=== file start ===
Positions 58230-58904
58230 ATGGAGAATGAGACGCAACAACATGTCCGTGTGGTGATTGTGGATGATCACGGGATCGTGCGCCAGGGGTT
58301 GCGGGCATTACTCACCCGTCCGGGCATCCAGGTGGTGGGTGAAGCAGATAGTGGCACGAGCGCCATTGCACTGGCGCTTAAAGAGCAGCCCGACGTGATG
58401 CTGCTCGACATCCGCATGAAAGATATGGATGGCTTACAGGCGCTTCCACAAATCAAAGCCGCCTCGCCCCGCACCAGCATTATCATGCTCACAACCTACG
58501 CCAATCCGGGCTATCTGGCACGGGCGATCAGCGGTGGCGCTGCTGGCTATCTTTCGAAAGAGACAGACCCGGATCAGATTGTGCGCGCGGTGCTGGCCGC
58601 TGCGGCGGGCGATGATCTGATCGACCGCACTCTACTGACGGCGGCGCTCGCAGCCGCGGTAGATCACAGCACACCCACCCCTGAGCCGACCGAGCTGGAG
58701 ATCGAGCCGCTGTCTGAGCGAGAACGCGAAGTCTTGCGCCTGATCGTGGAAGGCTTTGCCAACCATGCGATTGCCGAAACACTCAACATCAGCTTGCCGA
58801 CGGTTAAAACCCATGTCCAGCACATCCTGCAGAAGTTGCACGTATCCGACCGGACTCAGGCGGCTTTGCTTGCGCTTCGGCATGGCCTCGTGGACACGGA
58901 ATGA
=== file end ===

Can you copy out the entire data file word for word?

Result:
Positions 58230-58904
58230 ATGGAGAATGAGACGCAACAACATGTCCGTGTGGTGATTGTGGATGATCACGGGATCGTGCGCCAGGGGTT
58301 GCGGGCATTACTCACCCGTCCGGGCATCCAGGTGGTGGGTGAAGCAGATAGTGGCACGAGCGCCATTGCACTGGCGCTTAAAGAGCAGCCCGACGTGATG
58401 CTGCTCGACATCCGCATGAAAGATATGGATGGCTTACAGGCGCTTCCACAAATCAAAGCCGCCTCGCCCCGCACCAGCATTATCATGCTCACAACCTACG
58501 CCAATCCGGGCTATCTGGCACGGGCGATCAGCGGTGGCGCTGCTGGCTATCTTTCGAAAGAGACAGACCCGGATCAGATTGTGCGCGCGGTGCTGGCCGC
58601 TGCGGCGGGCGATGATCTGATCGACCGCACTCTACTGACGGCGGCGCTCGCAGCCGCGGTAGATCACAGCACACCCACCCCTGAGCCGACCGAGCTGGAG
58701 ATCGAGCCGCTGTCTGAGCGAGAACGCGAAGTCTTGCGCCTGATCGTGGAAGGCTTTGCCAACCATGCGATTGCCGAAACACTCAACATCAGCTTGCCGA
58801 CGGTTAAAACCCATGTCCAGCACATCCTGCAGAAGTTGCACGTATCCGACCGGACTCAGGCGGCTTTGCTTGCGCTTCGGCATGGCCTCGTGGACACGGA
58901 ATGA